Дата публикации: 10 сентября 2018
Публикатор: Научная библиотека Порталус
Рубрика: КУЛЬТУРА И ИСКУССТВО →
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Author: by Svetlana KHROMCHENKO, Senior Researcher, State Museum of Oriental Arts
In 1999 the Moscow Museum of Oriental Arts has featured an exciting art exhibition, Desert and Garden Images, representing artists of different schools and generations. In some works the imagery of Desert or, conversely, Garden is the leitmotif, while in others this motif comes up at random, as an episode seemingly at the periphery of artistic interests. And yet these motifs and these images conceal some inner urge and motivation. That is why the canvases may furnish a revealing insight, be it the time when they were painted, or the locale. And, of course, they tell us quite a bit about the authors too...
Desert and Garden are the antipodes of the East, a land where the disciples of Moses, Christ and Mohammed used to live and roam. It takes in Asia Minor, Arabia, a portion of northeastern Africa and Central Asia-a territory bordering on Russia and closely bound up with her historical destiny. Desert and Garden not only impact the way of life for many peoples but also acquire sense and meaning going far beyond place names. These two poles were magnets attracting philosophical, religious and aesthetic thought. Our age, which has wrought dramatic changes both in the culture of the most peoples and in the very countenance of the earth, has scrambled the traditional values in a most paradoxical way; and the same holds true for Desert and Garden alike. In the past, true-to-life or symbolic images of garden always connoted paradise; they decorated the walls of temples and palaces, haunted icon- and easel- paintings, miniatures and works of applied art. The blissful beauty of a scienic garden with its flowers and riot of color pleased every palate and was the cynosure for a painter's brush.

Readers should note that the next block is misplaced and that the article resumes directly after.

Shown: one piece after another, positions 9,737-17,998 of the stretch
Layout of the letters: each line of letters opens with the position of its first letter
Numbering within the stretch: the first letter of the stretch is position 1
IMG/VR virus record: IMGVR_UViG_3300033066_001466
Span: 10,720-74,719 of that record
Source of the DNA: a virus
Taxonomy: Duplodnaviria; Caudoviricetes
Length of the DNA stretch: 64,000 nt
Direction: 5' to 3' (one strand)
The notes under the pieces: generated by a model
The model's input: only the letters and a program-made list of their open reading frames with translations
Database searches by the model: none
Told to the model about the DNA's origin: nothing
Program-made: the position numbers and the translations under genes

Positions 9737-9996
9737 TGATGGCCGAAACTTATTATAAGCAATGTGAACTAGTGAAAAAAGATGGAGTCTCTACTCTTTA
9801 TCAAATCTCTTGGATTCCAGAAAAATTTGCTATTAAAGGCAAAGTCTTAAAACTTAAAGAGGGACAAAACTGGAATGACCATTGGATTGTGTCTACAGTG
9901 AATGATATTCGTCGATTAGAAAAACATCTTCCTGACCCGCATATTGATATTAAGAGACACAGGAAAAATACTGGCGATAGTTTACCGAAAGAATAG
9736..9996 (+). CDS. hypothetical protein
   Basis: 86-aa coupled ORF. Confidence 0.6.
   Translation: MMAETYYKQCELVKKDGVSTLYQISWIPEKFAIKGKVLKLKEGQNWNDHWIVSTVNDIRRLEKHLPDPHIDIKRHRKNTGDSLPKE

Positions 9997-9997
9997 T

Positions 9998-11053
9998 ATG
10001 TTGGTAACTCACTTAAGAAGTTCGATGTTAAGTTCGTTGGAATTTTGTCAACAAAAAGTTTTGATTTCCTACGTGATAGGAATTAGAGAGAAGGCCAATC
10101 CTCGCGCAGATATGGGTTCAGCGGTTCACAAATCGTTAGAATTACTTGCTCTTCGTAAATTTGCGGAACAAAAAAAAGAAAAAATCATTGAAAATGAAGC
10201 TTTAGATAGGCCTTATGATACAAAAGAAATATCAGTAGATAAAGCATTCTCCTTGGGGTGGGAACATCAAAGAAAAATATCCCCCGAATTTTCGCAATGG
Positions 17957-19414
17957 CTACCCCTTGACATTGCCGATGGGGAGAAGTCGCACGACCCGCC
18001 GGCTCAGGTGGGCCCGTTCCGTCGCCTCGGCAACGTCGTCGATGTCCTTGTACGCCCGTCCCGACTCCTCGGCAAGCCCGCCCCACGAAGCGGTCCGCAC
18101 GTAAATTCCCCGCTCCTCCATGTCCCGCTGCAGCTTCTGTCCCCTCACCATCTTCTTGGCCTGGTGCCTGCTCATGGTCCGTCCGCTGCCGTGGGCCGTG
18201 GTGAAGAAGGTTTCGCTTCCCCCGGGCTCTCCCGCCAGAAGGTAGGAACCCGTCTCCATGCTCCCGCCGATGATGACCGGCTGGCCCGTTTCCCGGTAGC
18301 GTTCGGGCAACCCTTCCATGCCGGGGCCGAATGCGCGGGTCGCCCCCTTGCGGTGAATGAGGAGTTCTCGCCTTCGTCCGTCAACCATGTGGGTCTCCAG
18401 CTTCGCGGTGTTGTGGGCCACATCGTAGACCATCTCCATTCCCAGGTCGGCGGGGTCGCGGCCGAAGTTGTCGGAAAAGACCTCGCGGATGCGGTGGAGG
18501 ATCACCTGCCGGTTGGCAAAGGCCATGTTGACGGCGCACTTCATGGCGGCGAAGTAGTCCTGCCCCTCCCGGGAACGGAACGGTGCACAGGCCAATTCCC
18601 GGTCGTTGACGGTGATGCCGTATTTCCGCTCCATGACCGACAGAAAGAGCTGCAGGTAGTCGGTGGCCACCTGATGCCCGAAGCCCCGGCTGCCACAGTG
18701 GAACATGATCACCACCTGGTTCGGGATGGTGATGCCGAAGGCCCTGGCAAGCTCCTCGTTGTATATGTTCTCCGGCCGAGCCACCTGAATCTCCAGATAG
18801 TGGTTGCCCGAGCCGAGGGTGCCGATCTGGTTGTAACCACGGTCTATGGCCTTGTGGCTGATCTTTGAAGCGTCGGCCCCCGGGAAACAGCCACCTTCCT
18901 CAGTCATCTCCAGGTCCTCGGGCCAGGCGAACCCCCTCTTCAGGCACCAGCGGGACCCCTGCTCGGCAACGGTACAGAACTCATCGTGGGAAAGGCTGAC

But it was quite different with desertland depicted in works of fiction rather than in pictorial arts, even though it was a scene of many a sacral event of the past. The magic appeal of barren open spaces inspired the Uzbekistan-born maitre Alexander Volkov (1886-1957), one of the eminent artists of the brush in the twentieth century.(*)
The desert motif was intimate to Volkov, particularly at the start of his artistic career, and had a close link with another symbol of the East, the caravan. The plastic geometry of his vivid idiom materialized in a gallery of monumental images that people his canvases of the early 1920s: the camels in outline, the faces of cameleers, the sand-hills and all; his demiur-gic brush infuses a sense of cosmic grandeur into the desertscape.
* More about Volkov and other orientalist artists, in: S. Khromchenko, "An Alien World-No Longer Alien", Science in Russia, No. 6, WS.-Ed.